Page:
This is the VOA Special English ENVIRONMENT REPORT.
A ship carrying more than seventy-five-million liters of oil sank November nineteenth in waters near the coast of northwestern Spain. Spanish officials say the ship spilled more than ten-million liters of fuel and oil. Environmental experts say the oil threatens fish and many different kinds of sea life near the coasts of Spain, Portugal and France.
The ship, called the Prestige, was damaged during a severe storm. The ship began leaking oil November thirteenth after strong waves caused the ship’s hull to break open. Within a week, the ship split in two and sank. The ship went down near the coast of Spain’s Galicia area.
Environmental experts believe the cold temperatures at the bottom of the Atlantic Ocean will cause the remaining oil to harden and prevent it from spreading. Experts say the depth of the sea makes it almost impossible to pump the remaining oil from the tanks. Spain’s government says it plans to send a small submarine to examine the sunken ship for leaks.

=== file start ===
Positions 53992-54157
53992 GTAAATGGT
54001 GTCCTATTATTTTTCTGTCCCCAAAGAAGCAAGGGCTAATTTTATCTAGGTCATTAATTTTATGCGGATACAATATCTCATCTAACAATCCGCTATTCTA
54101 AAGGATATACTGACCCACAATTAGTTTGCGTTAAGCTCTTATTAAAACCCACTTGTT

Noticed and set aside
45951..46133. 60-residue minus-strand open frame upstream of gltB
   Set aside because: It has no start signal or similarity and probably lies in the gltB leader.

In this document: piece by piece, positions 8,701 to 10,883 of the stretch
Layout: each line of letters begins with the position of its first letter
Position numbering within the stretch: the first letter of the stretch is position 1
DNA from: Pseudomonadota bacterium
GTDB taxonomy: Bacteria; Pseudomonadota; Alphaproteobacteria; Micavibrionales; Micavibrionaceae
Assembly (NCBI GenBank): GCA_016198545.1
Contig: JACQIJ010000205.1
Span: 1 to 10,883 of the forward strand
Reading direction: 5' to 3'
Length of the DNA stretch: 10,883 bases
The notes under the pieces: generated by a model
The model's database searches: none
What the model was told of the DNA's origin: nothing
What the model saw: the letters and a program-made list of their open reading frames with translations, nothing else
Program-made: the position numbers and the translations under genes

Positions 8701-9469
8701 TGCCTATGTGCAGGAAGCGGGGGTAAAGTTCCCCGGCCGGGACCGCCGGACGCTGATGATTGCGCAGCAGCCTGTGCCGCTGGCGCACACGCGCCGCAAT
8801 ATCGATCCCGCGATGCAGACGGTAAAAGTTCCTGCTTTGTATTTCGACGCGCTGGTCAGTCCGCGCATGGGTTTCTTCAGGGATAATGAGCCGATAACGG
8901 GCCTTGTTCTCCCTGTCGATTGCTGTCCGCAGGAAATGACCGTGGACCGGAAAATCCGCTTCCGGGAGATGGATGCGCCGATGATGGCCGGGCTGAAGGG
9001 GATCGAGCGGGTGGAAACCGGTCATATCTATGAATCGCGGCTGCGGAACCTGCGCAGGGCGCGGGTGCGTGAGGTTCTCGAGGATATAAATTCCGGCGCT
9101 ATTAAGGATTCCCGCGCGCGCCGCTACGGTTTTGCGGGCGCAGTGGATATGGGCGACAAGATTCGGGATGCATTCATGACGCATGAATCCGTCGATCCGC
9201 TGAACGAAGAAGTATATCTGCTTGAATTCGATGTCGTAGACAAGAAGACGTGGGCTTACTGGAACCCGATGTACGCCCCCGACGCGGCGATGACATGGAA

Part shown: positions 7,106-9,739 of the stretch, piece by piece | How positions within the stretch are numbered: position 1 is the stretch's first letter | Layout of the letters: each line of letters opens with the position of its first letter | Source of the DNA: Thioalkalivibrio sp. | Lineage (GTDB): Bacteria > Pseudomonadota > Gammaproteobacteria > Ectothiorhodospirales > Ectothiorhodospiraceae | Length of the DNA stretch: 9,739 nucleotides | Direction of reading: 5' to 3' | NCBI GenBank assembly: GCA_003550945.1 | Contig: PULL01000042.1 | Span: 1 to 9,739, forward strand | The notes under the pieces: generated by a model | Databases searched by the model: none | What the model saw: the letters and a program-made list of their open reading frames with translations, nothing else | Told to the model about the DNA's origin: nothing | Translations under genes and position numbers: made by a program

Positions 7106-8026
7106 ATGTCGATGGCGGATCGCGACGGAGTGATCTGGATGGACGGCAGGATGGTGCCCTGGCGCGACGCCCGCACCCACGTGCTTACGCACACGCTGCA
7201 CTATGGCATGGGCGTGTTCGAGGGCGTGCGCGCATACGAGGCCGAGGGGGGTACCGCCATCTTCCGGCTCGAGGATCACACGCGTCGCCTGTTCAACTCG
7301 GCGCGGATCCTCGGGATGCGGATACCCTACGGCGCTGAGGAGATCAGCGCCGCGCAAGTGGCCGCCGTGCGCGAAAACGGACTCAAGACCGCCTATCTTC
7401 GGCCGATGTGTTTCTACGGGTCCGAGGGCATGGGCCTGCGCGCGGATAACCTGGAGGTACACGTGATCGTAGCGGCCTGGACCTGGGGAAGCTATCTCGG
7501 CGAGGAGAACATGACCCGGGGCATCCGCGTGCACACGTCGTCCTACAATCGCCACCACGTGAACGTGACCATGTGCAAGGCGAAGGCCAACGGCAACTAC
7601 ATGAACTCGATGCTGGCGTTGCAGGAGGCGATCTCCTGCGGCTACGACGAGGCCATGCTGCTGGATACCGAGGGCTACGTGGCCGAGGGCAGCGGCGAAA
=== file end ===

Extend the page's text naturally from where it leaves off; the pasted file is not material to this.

Devices on several anti-pollution ships were able to remove more than three-hundred-thousand liters of oil from the sea. However, oil from the Prestige has spread over more than three-hundred kilometers of coastline in the northwest Galicia area. Crews set up floating barriers to contain the oil. More than nine-hundred workers have used buckets and shovels to remove more than one-thousand-five-hundred tons of oil waste from one-hundred-forty beaches.
The coastal waters of northwestern Spain support many kinds of sea life and birds. Workers have collected hundreds of oil-covered birds and sent them to a cleaning center in the city of La Coruna. Most of the birds were dying.
Fishing and seafood harvesting has been banned along the coast of Galicia, forcing many fishermen out of work. Government officials promised financial aid for fishermen and others affected by the disaster.
Environmental officials criticized Spain’s decision to order the ship far away from its coast after it began leaking. The ship was towed in open waters for several days because no European nation would permit it in their port. Spain said the decision avoided a much worse environmental disaster along its coast. However, experts say it will take years to correct the damage to the environment.
This VOA Special English ENVIRONMENT REPORT was written by Cynthia Kirk.